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I got a problem when adding ActionListener to two JButtons in the following Code.

I want to print each 1 and 2 when I click on these two Buttons (b1,b2)

But I can only print 1 or 2.

Could you please give me a solution to fix this problem?

import javax.swing.*;
import java.awt.*;
import java.awt.event.*;

class CCCc extends JFrame implements ActionListener{
    JButton b1,b2;
    JTextField f1;

CCCc(){
    setSize(500,200);
    setDefaultCloseOperation(JFrame.EXIT_ON_CLOSE);
    setLocationRelativeTo(null);
    setResizable(false);
    f1=new JTextField();
    f1.setHorizontalAlignment(JTextField.RIGHT);
    add("North",f1);
    JPanel p1=new JPanel(new GridLayout(1,2));
    add(p1);

    b1=new JButton("1");    
    b1.addActionListener(this); 
    b2=new JButton("2");
    b2.addActionListener(this);
    p1.add(b1);
    p1.add(b2);

    setVisible(true);
}
public void actionPerformed(ActionEvent evt){
    String s=f1.getText();
    f1.setText(s+"1");
}
}
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3 Answers 3

It's a bad idea to subclass classes, such as JFrame and Thread, unnecessarily. It's also a bad idea to implement interfaces inappropriately. (Thirdly, it's a bad idea to attempt to look at the source of an event and the command is nasty as well)

I suggest switching to an anonymous inner class for the listeners. You will notice you have common code for both buttons, so that can be factored into a method requiring only a single inner class. The variable holding "1" or "2" would usually be referenced via a final local field in the method enclosing the anonymous inner class. However, you could use a non-anonymous class with a field accessed in the usual way.

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Could you elaborate a little on why it's bad to look at the source of an event? –  us2012 Jan 12 '13 at 4:53
1  
I'd suggest using the Action API over anonymouse classes, simple because they have greater scope for re-use and extendability, but that's just me ;) - PS - what's wrong with the using the getActionCommand? It's defiantly better then using getSource and is how the API is suppose to be used (before the Action API at least) –  MadProgrammer Jan 12 '13 at 5:13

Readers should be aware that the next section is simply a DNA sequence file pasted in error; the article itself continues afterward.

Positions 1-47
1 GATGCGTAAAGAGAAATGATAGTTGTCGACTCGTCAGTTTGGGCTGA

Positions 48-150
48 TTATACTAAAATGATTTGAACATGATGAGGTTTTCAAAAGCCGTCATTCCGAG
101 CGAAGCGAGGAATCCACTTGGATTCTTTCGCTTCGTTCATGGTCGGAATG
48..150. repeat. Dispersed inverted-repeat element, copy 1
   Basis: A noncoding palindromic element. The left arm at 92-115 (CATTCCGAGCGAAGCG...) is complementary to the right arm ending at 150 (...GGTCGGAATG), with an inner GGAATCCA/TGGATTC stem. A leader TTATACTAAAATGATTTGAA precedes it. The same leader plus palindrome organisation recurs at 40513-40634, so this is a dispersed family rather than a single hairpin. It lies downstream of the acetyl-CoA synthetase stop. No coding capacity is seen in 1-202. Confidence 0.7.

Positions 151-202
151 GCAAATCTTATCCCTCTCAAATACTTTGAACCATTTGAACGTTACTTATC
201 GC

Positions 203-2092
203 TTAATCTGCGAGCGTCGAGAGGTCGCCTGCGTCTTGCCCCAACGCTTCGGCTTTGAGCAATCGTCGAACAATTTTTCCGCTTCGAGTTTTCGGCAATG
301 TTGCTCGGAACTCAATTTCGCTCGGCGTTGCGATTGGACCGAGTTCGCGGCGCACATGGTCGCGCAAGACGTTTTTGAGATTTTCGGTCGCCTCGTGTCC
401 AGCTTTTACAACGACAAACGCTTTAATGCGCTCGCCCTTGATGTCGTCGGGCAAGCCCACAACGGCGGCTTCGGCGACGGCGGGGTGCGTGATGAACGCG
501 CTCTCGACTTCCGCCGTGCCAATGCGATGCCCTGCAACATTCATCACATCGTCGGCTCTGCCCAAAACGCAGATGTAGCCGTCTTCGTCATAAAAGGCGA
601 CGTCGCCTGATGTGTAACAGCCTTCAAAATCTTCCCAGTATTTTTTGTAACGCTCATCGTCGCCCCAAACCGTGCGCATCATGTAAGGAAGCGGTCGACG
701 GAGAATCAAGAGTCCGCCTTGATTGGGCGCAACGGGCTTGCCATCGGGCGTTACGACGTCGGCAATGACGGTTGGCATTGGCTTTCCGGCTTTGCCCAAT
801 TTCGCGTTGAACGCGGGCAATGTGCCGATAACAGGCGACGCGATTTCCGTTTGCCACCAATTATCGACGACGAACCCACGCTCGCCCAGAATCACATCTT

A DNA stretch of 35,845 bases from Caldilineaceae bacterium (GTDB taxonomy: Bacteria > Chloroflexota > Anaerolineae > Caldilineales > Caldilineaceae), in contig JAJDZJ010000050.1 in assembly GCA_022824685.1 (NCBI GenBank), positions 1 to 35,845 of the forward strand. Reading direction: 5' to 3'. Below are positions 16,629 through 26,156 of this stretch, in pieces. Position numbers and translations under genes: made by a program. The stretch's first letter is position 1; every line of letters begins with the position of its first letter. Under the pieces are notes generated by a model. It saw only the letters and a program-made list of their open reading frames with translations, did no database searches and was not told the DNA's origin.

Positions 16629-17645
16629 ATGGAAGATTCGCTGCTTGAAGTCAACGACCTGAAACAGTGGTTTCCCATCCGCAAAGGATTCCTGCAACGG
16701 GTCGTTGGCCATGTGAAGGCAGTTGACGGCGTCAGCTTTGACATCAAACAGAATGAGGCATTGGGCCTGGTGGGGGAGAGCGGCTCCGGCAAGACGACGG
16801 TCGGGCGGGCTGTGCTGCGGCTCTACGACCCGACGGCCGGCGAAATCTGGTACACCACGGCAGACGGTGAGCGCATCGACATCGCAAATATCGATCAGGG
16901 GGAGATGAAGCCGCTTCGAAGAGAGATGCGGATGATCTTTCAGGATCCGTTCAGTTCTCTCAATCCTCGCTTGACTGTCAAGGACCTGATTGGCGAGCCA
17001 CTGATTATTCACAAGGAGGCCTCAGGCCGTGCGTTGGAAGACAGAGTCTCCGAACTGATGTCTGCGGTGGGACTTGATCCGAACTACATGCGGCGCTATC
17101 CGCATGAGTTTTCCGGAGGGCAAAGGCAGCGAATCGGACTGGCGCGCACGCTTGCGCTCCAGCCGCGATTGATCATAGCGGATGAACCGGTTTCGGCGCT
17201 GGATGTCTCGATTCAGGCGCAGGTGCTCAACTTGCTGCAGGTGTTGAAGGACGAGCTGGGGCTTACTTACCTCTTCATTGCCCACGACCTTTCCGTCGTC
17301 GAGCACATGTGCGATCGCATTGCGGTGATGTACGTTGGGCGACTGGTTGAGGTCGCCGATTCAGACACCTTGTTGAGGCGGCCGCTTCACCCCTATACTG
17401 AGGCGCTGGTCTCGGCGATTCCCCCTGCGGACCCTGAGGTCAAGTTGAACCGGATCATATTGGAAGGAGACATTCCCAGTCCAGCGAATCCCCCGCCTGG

1  
@MadProgrammer Action is terrible in my opinion. It makes a real mess of code (although most GUI code seems to be incredibly badly written anyway). –  Tom Hawtin - tackline Jan 12 '13 at 13:37
    
Wow, you must be the first person to think that the Action API is a bad choice. Given the fact y can use the same instance/implementation for menus, buttons, key bindings and popups & beats 40+ levels of if-else statements, I'd have to (personally) disagree, but each to there own –  MadProgrammer Jan 12 '13 at 20:05
1  
@MadProgrammer Action is essentially a weird hash table. It's a joke. –  Tom Hawtin - tackline Jan 12 '13 at 20:50

The ActionEvent parameter has much useful information that you can use including a reference to the button pressed -- via getSource() or to the button's text via `getActionCommand(). So you can simply get the actionCommand from the ActionEvent and use it:

public void actionPerformed(ActionEvent evt){
    String s=f1.getText();
    f1.setText(s+ evt.getActionCommand());
}
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2  
Someone -- please justify the down-vote, and tell me how my answer is not useful or even better, how it can be improved. –  Hovercraft Full Of Eels Jan 12 '13 at 3:58
    
I would actually suggest it's better then any of the others - IMHO (ps - Action API ;)) –  MadProgrammer Jan 12 '13 at 5:14

I think the case is You want to know on which JButton, the ActionEvent is triggered, And if it is b1, You have to join a "1" to the textfield else "2". If the case is the above, do the following:

public void actionPerformed(ActionEvent evt){
JButton temp=evt.getSource();
String s=f1.getText()+temp.getText();
f1.setText(s);
}

If the case is not the above, then I say Sorry

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